Jaworsky says growth is happening fast here. Next spring, the region will have its own Light Rail Transit (LRT) system, which will move more people efficiently, and Uptown Waterloo will see more condominiums set up.

"Uptown is going to see some changes and it's for the better.We are building and not out, we are going to step up and we will not be spreading.Your Uptown will be very compact and will provide accessibility for everyone, and the urban landscape will include LED lighting that can be changed for special occasions , as well as the lighting of the CN Tower. "

Waterloo has recently been awarded the Gold Level Community Cycle Community Designation of the Road Cycling Coalition and the city has already secured the Global Network of Designation of Age-Friendly Cities of the World Health Organization (WHO).

"Waterloo is a special place and has a lot to offer people of all ages," says Jaworsky. "It's a dynamic place and people are in the real world and it's a place that encourages lifelong learning that has helped reinvent who we are as a city."

Berry Vrbanovic, who is the mayor of Kitchener, is also excited to see all the growth going on.

"Our area has been blessed to have three incredible post-secondary institutions and this is playing an important role in helping shape the continually evolving technology and innovation sectors," says Vrbanovic.

He says development in Kitchener is happening because of all the new technology companies that are changing. Many of the abandoned industrial buildings and warehouses are being transformed into offices for new business.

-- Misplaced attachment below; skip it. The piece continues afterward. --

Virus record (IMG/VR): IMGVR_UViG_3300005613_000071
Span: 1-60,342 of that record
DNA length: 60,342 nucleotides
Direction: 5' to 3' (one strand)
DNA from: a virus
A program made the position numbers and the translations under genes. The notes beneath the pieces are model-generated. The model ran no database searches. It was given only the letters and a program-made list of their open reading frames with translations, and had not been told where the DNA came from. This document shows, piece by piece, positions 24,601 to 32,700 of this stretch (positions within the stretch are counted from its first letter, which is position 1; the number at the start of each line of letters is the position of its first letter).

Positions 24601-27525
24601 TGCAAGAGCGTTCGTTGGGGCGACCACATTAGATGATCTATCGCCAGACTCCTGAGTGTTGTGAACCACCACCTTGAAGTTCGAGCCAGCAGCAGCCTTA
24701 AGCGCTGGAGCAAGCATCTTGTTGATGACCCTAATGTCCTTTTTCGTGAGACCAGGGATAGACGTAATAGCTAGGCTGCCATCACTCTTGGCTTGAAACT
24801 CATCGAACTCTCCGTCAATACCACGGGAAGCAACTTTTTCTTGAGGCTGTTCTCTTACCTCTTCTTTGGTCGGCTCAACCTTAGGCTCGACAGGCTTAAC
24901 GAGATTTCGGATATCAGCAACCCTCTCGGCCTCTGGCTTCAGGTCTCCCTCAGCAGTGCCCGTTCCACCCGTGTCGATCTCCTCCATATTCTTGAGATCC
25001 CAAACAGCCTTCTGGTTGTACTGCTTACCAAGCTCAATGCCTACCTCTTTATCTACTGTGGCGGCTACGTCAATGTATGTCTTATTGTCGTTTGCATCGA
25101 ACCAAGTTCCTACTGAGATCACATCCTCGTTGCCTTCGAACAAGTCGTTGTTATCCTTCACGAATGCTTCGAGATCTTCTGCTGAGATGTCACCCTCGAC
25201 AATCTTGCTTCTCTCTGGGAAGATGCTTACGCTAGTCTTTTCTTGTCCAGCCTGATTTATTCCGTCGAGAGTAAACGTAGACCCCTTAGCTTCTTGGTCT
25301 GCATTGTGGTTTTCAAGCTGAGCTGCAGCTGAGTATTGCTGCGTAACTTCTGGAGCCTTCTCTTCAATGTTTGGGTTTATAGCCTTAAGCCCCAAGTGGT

"The recession crushed our manufacturing industry, but it was a blessing in disguise," he explains. "We are now embracing the technological trend and moving in a whole new direction … we are thriving and we want it to continue. The more companies we have here, the more jobs and this is great for the economy. "

Vrbanovic emphasizes that the issue of transport should be a priority for all and dealt with quickly. Currently, there are four GO trains departing in the morning to Toronto and four trains coming back at night.

"We need more GO trains to and from Toronto," he says. "I even like the idea of ​​a high-speed railroad. Once our transportation problems are resolved, then it will mark the Kitchener-Waterloo-Toronto corridor as Canada's Silicon Valley. "

Both mayors emphasize that living here is also a lot of fun.

The region houses tons of craft breweries and distilleries, cafes, restaurants, farmers' markets and live theater and performances all year round. The area also offers many bike and hiking trails for those who enjoy outdoor activities as well as sports and recreational facilities.

Some of the great notable events include the Octoberfest Kitchener-Waterloo, a nine-day annual festival that is considered the second largest in the world. Then there is the TD Kitchener Blues Festival and the Uptown Waterloo Jazz Festival. Throughout the year, the city hosts many cultural events, and hometown pride is alive and well in every Kitchener Rangers home game.

"The quality of life here is great and you have so many great choices, "says Vrbanovic. "Our LRT will soon give you a ride and there is no shortage of things to do."

Jaworsky echoes his vision. "Here you can have an urban experience or a rural experience – it's the best of both worlds that is affordable compared to other GTA cities. Our region is a great place and that is why our population is growing. We offer an excellent quality of life and we are in the same street of Toronto. "